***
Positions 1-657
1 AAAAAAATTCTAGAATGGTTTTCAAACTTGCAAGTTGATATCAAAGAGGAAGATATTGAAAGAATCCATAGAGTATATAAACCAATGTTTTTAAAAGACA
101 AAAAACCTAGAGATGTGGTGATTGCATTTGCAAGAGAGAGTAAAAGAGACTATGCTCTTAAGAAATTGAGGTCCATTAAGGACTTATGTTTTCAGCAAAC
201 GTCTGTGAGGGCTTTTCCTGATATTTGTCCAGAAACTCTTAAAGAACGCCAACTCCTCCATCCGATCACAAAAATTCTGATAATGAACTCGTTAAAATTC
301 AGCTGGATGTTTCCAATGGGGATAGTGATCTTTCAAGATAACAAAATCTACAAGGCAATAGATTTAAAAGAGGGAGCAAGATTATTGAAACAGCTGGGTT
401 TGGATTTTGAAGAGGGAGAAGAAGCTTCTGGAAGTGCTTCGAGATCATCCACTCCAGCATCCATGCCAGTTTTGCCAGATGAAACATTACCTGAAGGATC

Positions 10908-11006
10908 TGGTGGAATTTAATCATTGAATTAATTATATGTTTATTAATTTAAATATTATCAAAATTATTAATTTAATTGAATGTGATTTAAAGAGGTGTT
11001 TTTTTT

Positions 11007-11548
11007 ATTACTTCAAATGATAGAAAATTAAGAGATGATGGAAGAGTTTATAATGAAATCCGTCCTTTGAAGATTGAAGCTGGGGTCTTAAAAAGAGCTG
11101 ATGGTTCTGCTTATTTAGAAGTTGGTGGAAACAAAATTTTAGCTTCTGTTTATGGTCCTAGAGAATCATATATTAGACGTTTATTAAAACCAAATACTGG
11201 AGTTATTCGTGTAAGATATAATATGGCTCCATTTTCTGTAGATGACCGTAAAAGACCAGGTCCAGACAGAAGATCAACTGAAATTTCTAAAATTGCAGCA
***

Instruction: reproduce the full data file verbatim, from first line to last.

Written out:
Positions 1-657
1 AAAAAAATTCTAGAATGGTTTTCAAACTTGCAAGTTGATATCAAAGAGGAAGATATTGAAAGAATCCATAGAGTATATAAACCAATGTTTTTAAAAGACA
101 AAAAACCTAGAGATGTGGTGATTGCATTTGCAAGAGAGAGTAAAAGAGACTATGCTCTTAAGAAATTGAGGTCCATTAAGGACTTATGTTTTCAGCAAAC
201 GTCTGTGAGGGCTTTTCCTGATATTTGTCCAGAAACTCTTAAAGAACGCCAACTCCTCCATCCGATCACAAAAATTCTGATAATGAACTCGTTAAAATTC
301 AGCTGGATGTTTCCAATGGGGATAGTGATCTTTCAAGATAACAAAATCTACAAGGCAATAGATTTAAAAGAGGGAGCAAGATTATTGAAACAGCTGGGTT
401 TGGATTTTGAAGAGGGAGAAGAAGCTTCTGGAAGTGCTTCGAGATCATCCACTCCAGCATCCATGCCAGTTTTGCCAGATGAAACATTACCTGAAGGATC

Positions 10908-11006
10908 TGGTGGAATTTAATCATTGAATTAATTATATGTTTATTAATTTAAATATTATCAAAATTATTAATTTAATTGAATGTGATTTAAAGAGGTGTT
11001 TTTTTT

Positions 11007-11548
11007 ATTACTTCAAATGATAGAAAATTAAGAGATGATGGAAGAGTTTATAATGAAATCCGTCCTTTGAAGATTGAAGCTGGGGTCTTAAAAAGAGCTG
11101 ATGGTTCTGCTTATTTAGAAGTTGGTGGAAACAAAATTTTAGCTTCTGTTTATGGTCCTAGAGAATCATATATTAGACGTTTATTAAAACCAAATACTGG
11201 AGTTATTCGTGTAAGATATAATATGGCTCCATTTTCTGTAGATGACCGTAAAAGACCAGGTCCAGACAGAAGATCAACTGAAATTTCTAAAATTGCAGCA